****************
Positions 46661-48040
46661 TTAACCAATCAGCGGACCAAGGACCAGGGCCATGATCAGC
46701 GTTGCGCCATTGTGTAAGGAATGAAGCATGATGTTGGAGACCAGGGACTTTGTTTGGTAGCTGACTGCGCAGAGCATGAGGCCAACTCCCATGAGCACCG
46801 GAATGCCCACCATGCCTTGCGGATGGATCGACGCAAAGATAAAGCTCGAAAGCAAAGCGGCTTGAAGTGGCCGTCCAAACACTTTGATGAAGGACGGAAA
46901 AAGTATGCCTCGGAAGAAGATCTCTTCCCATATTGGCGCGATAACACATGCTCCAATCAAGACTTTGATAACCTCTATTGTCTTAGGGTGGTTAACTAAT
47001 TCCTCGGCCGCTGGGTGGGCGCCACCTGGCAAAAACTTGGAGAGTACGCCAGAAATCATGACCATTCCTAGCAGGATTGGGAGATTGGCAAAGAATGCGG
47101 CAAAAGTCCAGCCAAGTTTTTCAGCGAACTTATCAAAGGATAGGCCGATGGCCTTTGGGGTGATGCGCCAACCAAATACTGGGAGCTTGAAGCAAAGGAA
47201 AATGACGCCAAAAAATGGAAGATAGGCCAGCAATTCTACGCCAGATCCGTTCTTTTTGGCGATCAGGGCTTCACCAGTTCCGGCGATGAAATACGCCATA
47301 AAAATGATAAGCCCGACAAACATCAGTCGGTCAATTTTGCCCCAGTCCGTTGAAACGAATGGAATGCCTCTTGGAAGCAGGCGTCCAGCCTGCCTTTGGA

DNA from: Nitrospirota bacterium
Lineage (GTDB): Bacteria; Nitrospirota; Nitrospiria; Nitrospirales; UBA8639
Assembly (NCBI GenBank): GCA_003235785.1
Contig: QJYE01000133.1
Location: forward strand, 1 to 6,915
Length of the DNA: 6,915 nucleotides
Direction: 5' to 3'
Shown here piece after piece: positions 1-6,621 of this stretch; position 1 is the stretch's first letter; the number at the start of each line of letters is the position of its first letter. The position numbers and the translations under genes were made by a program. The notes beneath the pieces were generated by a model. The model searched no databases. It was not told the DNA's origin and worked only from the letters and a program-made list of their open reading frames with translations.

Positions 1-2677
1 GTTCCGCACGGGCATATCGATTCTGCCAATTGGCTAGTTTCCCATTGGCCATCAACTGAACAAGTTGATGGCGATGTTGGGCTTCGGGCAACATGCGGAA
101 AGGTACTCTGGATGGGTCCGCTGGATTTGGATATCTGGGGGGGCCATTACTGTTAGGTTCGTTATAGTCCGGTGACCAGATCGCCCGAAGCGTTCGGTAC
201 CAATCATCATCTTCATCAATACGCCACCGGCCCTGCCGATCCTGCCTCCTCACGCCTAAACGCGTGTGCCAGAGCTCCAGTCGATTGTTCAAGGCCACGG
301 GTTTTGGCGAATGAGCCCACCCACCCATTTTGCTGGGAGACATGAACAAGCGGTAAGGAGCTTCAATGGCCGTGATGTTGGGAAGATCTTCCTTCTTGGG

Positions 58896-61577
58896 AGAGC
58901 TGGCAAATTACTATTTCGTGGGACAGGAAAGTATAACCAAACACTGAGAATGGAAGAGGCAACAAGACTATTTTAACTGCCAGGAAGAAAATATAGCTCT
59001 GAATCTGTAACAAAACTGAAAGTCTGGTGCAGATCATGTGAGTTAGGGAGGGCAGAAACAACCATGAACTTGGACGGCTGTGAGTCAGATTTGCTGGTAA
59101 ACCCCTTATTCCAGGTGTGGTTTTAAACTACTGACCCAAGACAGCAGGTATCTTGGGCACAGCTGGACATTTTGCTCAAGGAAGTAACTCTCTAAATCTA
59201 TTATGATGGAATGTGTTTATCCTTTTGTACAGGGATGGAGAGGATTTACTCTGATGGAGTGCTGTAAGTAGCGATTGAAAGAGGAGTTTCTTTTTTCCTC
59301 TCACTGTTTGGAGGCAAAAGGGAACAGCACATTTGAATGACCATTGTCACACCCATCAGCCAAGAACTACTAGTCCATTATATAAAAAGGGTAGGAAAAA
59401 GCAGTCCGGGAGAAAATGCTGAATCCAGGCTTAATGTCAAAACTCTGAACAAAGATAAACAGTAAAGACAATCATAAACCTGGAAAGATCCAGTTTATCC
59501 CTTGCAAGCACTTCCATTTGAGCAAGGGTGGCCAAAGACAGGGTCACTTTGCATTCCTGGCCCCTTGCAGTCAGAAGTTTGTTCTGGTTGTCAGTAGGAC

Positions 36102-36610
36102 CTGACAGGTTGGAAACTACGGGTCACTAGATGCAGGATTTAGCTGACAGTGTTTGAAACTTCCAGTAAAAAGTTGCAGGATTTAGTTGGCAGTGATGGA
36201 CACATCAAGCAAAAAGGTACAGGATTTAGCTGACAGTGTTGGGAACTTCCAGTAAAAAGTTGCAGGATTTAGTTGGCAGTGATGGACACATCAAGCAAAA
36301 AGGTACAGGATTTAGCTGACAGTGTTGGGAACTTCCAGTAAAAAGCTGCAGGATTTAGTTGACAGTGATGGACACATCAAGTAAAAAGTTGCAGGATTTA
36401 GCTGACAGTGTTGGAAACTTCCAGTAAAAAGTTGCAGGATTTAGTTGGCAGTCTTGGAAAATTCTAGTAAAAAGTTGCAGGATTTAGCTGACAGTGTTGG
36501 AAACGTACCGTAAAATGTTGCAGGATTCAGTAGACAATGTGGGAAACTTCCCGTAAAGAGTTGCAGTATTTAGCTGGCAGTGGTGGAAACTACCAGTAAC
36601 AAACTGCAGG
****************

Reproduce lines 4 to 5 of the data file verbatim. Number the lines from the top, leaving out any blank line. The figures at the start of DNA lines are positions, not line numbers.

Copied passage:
46801 GAATGCCCACCATGCCTTGCGGATGGATCGACGCAAAGATAAAGCTCGAAAGCAAAGCGGCTTGAAGTGGCCGTCCAAACACTTTGATGAAGGACGGAAA
46901 AAGTATGCCTCGGAAGAAGATCTCTTCCCATATTGGCGCGATAACACATGCTCCAATCAAGACTTTGATAACCTCTATTGTCTTAGGGTGGTTAACTAAT